Iceberg, Milk and Moos

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Parka shirt and pants sewn by the tailor on Admiral Byrd’s second Antarctic expedition. Made from a thick blanket material while enroute on board the BEAR of OAKLAND 1936.23.01

The mysterious continent of Antarctica has fascinated explorers and dreamers for centuries. Through the possibilities of scientific discovery or just the challenges that come with the hardship of survival there, the siren call of the ice has beckoned many. But there were four intrepid explorers who never asked, or even wanted, to go there. From January 1934 to February 1935 they braved the cold, storms and whims of their fellow explorers while doing their part to support the expedition.

In 1928 when Admiral Richard Evelyn Byrd, Jr. announced his intention to go to Antarctica and explore the continent by airplane, he quickly found financial backing for his quest from wealthy Americans and private citizens. Among his many accomplishments, Byrd was famous as the navigator on a 1926 trip that he and pilot Floyd Bennett claimed was the first airplane flight over the North Pole. This trip to Antarctica would now make him the first American explorer there since Charles Wilkes’ U.S. Exploring Expedition in 1840. The successful 1928-1930 expedition launched a public revival of interest in Antarctica and more interest on Byrd. Along with the scientific research, the team established Little America base on the Ross Ice Shelf and Byrd made the first airplane flight over the South Pole.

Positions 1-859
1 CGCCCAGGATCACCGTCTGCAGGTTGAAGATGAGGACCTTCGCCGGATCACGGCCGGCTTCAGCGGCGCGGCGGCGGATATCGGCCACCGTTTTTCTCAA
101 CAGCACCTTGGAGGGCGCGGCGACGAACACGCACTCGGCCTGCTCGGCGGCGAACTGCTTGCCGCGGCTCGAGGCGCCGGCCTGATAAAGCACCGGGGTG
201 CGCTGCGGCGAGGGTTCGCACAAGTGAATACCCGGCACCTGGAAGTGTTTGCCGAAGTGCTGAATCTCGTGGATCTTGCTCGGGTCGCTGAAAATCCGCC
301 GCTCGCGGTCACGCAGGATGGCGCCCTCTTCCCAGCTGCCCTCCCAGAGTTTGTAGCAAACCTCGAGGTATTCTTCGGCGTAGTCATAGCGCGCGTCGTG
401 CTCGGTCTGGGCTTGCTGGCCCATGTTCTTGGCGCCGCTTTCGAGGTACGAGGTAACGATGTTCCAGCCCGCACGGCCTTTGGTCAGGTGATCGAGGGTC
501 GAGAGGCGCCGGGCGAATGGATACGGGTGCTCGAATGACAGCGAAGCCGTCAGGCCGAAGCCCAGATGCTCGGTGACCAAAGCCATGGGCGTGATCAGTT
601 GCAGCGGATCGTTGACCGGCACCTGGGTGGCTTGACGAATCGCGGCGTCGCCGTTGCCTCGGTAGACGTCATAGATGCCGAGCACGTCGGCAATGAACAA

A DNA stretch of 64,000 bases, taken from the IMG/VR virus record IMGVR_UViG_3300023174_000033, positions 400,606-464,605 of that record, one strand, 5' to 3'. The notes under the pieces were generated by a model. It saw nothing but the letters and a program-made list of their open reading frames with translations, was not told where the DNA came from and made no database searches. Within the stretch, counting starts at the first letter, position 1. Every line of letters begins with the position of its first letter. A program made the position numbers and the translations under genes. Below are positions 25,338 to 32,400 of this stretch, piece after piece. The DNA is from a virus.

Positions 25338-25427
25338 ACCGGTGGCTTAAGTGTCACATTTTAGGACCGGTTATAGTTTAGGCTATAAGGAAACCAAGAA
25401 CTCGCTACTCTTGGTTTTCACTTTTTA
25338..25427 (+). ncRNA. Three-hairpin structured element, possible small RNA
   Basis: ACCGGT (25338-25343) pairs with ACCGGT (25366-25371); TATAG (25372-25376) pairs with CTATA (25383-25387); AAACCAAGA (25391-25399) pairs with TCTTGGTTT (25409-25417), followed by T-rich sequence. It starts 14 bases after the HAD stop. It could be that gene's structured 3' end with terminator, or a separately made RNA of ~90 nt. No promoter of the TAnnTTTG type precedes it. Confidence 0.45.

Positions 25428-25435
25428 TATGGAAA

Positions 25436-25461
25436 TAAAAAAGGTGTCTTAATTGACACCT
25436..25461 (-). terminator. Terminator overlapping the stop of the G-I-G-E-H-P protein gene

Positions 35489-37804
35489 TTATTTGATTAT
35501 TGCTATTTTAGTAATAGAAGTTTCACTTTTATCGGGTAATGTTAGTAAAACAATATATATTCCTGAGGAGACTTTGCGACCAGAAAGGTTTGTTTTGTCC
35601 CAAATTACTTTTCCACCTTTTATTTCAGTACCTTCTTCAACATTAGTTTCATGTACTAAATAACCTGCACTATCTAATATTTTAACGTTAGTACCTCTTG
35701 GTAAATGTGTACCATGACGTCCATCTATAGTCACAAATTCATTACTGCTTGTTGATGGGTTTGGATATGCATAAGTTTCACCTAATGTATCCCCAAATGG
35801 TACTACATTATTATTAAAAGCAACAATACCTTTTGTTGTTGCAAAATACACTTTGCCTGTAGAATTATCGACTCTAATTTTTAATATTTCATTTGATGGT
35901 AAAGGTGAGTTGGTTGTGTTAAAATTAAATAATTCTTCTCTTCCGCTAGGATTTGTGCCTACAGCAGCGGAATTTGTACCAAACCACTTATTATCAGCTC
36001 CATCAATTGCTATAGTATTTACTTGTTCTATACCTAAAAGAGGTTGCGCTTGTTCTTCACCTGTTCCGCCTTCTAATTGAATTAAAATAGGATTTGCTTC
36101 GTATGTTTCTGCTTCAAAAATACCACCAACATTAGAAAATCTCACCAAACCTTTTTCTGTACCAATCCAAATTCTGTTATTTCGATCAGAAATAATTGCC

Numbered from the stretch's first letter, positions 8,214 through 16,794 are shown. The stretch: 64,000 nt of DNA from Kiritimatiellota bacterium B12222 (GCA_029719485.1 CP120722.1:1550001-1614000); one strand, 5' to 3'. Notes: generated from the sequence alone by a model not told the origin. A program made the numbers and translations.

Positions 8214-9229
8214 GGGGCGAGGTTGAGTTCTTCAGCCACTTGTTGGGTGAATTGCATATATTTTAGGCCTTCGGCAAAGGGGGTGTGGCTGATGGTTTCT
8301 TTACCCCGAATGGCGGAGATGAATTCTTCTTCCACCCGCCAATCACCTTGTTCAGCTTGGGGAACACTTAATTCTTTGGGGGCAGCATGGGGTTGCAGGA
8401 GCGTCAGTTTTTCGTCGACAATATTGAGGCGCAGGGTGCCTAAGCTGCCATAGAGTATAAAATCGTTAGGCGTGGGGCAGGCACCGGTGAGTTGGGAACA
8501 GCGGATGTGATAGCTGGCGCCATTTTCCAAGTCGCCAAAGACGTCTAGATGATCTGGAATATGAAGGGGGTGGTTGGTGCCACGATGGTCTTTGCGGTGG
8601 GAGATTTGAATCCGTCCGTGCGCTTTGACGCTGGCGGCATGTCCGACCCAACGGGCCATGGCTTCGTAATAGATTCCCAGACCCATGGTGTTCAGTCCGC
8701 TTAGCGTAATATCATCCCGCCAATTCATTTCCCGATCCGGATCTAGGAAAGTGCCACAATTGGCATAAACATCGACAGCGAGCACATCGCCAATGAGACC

But when Byrd began looking for funding for a second trip planned in 1933-1935, he discovered that it was very difficult trying to convince potential investors that additional geographical exploration and scientific research was necessary. Especially when the country was still hampered by the Depression era climate. Byrd’s solution was to raise the money through partnerships that would not only pay for and market the expedition, but also make money through products and publicity. Paramount Films, CBS Radio, General Foods and other companies signed on. Their investments in money and supplies gave them the opportunity to film the expedition, sponsor radio programs with interviews and updates from the team, and produce souvenirs. Byrd got his second trip to Antarctica and everyone involved got worldwide publicity.

Another idea Byrd had was to ‘make dairy history’ by working with the American Guernsey Cattle Club to take three cows with him to Antarctica. It wasn’t entirely a publicity stunt since Byrd reportedly drank two or more quarts of milk a day and disliked the more easily transported powdered variety. The dairy industry had an active advertising campaign to convince the public that milk was a healthy and necessary food for adults as well as children. Byrd’s actions would further reinforce that belief.

The three cows came from prominent dairy farms and were loaned to Byrd for two years. The plan was that a cameraman from Paramount would travel with them to film their experiences for a movie titled “Guernseys Discover Antarctica” and upon their return, the cows would be exhibited around the country at fairs and exhibitions with all the expected media fanfare. At the end of the two years, they would return home to their pastures.

Foremost Southern Girl from New York, Deerfoot Guernsey Maid from Massachusetts and Klondike Gay Nira from North Carolina were the chosen bovines. Klondike was the last one chosen because Byrd wanted a pregnant cow who would give birth to the first cow born in Antarctica. Their supplies were donated by investors and their care was entrusted to ship’s carpenter, Edgar F. Cox, who also owned a small dairy farm.

Cardboard milk bottle cap from milk that was produced by the cows on board the JACOB RUPPERT. Saved by Mr. James M. Gillies, Chief Engineer on the Jacob Ruppert during Byrd’s second Antarctic expedition. 1969.04.01